Obviously any assessment of sickle cell disease must take into account the fact that the preponderance of those afflicted by it are African-American. Numerous studies have been done to investigate this specifically, with the sociologic and economic difficulties that are potentially entailed by such a racially-defined patient population, but the most significant conclusions come in the assessment specifically of pediatric care for sickle cell disease. Slaughter and Dilworth-Anderson (1988) specifically surveyed the African-American population to assess standards of family-provided pediatric care, in the presence of and absence of a strong traditional family structure (with two married parents). They concluded that the majority of supportive care came from extended kin networks but with an attendant problem of decline in such support between diagnosis and later childhood. Meanwhile Barakat Lutz et al. (2005) offer an additional complication to the question of pediatric care: adherence to treatment protocols leads to lower overall quality of life for affected children. They specifically note that this leads to particular difficulties within minority communities with members that may have an uneasy relationship already with the health care infrastructure. Overall, then, these sufficient worries about pediatric diagnosis seem to lead to a greater level of attention from health care professionals themselves, in terms of specific supervision and support. How is the transition to be handled if there is a decline in such attentions?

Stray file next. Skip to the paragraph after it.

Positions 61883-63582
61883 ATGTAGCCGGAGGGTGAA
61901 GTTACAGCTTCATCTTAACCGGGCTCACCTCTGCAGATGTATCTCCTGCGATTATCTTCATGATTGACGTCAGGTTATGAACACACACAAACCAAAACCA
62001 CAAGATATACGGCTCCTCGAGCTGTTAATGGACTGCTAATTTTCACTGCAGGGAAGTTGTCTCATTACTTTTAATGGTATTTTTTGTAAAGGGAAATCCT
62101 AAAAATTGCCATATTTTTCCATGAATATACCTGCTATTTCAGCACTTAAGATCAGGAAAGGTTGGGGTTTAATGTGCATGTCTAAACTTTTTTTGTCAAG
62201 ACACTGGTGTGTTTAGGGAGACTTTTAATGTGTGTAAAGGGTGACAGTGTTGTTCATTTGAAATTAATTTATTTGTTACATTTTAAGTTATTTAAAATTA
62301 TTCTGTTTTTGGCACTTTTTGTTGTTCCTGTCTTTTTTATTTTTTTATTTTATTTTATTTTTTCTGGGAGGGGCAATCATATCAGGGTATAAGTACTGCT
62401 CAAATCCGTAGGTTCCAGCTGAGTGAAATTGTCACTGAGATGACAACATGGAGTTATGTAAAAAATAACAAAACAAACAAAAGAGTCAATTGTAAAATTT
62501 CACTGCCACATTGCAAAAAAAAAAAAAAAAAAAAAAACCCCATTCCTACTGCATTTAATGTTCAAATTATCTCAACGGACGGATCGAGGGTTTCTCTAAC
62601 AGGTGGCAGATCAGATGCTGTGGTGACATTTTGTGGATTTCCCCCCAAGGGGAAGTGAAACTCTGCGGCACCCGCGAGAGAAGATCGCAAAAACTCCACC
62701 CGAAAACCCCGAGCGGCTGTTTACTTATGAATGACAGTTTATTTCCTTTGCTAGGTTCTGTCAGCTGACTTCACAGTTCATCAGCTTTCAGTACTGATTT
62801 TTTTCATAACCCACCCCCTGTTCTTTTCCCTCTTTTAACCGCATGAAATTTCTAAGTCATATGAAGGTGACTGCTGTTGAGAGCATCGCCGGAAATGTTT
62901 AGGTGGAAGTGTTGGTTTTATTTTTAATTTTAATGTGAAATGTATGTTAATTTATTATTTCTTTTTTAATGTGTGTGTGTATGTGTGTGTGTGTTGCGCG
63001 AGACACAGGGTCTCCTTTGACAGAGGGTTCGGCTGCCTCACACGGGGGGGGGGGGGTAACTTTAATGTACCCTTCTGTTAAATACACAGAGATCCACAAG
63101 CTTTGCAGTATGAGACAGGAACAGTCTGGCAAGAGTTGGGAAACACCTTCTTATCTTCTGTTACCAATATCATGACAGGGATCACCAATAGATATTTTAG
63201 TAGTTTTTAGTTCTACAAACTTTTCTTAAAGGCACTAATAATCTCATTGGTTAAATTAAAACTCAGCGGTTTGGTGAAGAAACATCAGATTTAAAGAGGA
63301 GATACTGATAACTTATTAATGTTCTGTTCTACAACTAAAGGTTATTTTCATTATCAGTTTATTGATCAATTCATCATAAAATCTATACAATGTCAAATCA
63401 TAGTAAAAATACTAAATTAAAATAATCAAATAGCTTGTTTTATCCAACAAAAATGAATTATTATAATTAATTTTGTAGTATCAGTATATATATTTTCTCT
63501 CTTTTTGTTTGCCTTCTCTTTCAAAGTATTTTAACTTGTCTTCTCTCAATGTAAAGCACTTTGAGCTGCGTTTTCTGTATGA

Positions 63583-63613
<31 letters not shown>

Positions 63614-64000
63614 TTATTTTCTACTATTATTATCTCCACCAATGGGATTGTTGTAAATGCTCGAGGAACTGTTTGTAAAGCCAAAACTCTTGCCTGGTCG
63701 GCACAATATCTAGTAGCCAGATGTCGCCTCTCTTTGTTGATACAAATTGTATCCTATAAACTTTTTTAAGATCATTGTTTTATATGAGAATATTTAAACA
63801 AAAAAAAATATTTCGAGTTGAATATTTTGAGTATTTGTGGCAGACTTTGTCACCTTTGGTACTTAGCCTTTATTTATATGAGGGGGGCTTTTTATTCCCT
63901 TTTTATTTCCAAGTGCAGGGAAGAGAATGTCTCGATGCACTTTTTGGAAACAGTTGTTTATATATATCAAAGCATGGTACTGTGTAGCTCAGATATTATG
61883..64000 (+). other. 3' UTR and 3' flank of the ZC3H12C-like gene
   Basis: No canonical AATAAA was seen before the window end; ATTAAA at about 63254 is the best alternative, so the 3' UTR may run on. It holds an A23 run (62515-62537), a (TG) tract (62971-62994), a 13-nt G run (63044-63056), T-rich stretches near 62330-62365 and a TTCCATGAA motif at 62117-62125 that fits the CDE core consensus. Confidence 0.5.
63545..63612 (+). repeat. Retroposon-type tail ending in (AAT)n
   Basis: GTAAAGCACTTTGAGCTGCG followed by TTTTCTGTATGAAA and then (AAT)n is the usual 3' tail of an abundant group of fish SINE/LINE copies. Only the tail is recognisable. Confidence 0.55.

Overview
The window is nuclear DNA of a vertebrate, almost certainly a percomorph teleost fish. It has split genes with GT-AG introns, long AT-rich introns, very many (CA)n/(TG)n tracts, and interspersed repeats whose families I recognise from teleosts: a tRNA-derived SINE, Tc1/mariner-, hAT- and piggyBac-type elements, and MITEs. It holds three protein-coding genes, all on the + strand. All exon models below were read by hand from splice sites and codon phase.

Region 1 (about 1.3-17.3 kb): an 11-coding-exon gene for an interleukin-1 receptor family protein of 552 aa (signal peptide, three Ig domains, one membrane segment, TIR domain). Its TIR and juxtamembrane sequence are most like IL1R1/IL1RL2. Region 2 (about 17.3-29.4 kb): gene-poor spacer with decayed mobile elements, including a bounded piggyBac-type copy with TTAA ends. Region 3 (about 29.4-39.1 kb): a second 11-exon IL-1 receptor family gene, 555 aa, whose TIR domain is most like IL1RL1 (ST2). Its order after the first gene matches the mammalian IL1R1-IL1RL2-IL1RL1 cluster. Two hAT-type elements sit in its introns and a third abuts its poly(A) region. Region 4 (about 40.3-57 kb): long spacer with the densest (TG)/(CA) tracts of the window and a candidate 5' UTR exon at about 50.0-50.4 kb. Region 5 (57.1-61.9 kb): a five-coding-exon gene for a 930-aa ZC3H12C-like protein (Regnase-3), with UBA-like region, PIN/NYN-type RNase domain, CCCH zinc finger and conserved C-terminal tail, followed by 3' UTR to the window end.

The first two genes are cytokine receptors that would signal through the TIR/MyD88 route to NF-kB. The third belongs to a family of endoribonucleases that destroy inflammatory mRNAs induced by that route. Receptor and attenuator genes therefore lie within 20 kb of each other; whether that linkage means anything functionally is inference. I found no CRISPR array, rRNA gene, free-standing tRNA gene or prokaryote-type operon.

Ideally there would be no such decline; Davies and Oni (1997) are firm in their insistence that “all patients with sickle cell disease should be registered with and monitored by a specialist clinic” so that the close supervision, especially during the pain attacks associated with vaso-occlusion, will always be available. But there is a sense in the literature overall that perhaps the psychological transition between different types of care is not being addressed, certainly not with the level of attention that is required for what may ultimately prove to be a psychologically difficult (as well as physically agonizing) diagnosis for young persons. Jenerette and Brewer (2010) address some of the broader psychological issues present in their assessment of the larger issue of “stigma” associated with the disease. Again, the racial or economic situation of the patient plays a large role in the handling of these social difficulties: Jenerette and Brewer note that “the increased use of the health care system only negatively impacts the sickle cell disease-stigmatization cycle that continues for the young adult with SCD,” potentially leading to avoidance. They also note the rise in “issues related to school absenteeism, increased use of the health care system, decreased school and social activities, as well as poor adaptation” which are only worsened by “variables such as race, gender, age, [and] socioeconomic status” that further negatively impact the condition of the diagnosed child. From the specific racial standpoint of African-Americans, though, Jenerette and Brewer indicate a larger sense of conflict with the health care system in general, noting that “the credibility or trustworthiness of young African-American adults with SCD is often questioned by health care providers, who label patients as malingerers or manipulators, or even drug seekers.” Although Jenerette and Brewer do not specifically address the question of transition, their study has clear implications for the subject: if we consider a patient with sickle cell disease who, complaining of an attack at age ten, is handled well by the hospital system only to be treated with disdain or doubt at age sixteen, then we might understand the disjunction not only between patient care before and after young adulthood, but also the broader disjunction between patient population and heatlh care system. Jenerette and Brewer’s conclusions offer a sobering challenge to health care providers.